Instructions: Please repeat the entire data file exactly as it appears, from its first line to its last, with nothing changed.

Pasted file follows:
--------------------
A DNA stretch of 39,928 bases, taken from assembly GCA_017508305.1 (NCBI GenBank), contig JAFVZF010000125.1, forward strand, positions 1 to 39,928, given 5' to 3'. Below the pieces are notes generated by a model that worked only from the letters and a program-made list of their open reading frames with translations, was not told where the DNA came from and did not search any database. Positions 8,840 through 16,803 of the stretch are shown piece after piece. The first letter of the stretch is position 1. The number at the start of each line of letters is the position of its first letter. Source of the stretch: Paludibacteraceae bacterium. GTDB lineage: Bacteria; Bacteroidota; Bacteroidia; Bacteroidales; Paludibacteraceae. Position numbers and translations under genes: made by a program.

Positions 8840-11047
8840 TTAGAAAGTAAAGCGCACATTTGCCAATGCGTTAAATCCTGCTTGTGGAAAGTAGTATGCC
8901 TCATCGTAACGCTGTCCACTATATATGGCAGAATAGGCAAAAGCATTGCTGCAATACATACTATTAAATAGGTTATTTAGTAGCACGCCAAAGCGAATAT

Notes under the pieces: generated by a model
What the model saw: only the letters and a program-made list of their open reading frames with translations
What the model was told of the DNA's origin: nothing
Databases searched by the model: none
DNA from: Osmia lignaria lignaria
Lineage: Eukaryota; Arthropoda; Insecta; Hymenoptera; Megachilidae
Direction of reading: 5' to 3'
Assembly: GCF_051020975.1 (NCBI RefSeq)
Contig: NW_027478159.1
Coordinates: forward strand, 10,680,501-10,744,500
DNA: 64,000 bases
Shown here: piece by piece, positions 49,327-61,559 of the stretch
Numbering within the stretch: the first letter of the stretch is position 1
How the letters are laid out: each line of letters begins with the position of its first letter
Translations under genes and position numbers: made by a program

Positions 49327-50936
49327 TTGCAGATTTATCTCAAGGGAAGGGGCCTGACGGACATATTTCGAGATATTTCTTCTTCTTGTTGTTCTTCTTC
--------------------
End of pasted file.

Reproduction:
A DNA stretch of 39,928 bases, taken from assembly GCA_017508305.1 (NCBI GenBank), contig JAFVZF010000125.1, forward strand, positions 1 to 39,928, given 5' to 3'. Below the pieces are notes generated by a model that worked only from the letters and a program-made list of their open reading frames with translations, was not told where the DNA came from and did not search any database. Positions 8,840 through 16,803 of the stretch are shown piece after piece. The first letter of the stretch is position 1. The number at the start of each line of letters is the position of its first letter. Source of the stretch: Paludibacteraceae bacterium. GTDB lineage: Bacteria; Bacteroidota; Bacteroidia; Bacteroidales; Paludibacteraceae. Position numbers and translations under genes: made by a program.

Positions 8840-11047
8840 TTAGAAAGTAAAGCGCACATTTGCCAATGCGTTAAATCCTGCTTGTGGAAAGTAGTATGCC
8901 TCATCGTAACGCTGTCCACTATATATGGCAGAATAGGCAAAAGCATTGCTGCAATACATACTATTAAATAGGTTATTTAGTAGCACGCCAAAGCGAATAT

Notes under the pieces: generated by a model
What the model saw: only the letters and a program-made list of their open reading frames with translations
What the model was told of the DNA's origin: nothing
Databases searched by the model: none
DNA from: Osmia lignaria lignaria
Lineage: Eukaryota; Arthropoda; Insecta; Hymenoptera; Megachilidae
Direction of reading: 5' to 3'
Assembly: GCF_051020975.1 (NCBI RefSeq)
Contig: NW_027478159.1
Coordinates: forward strand, 10,680,501-10,744,500
DNA: 64,000 bases
Shown here: piece by piece, positions 49,327-61,559 of the stretch
Numbering within the stretch: the first letter of the stretch is position 1
How the letters are laid out: each line of letters begins with the position of its first letter
Translations under genes and position numbers: made by a program

Positions 49327-50936
49327 TTGCAGATTTATCTCAAGGGAAGGGGCCTGACGGACATATTTCGAGATATTTCTTCTTCTTGTTGTTCTTCTTC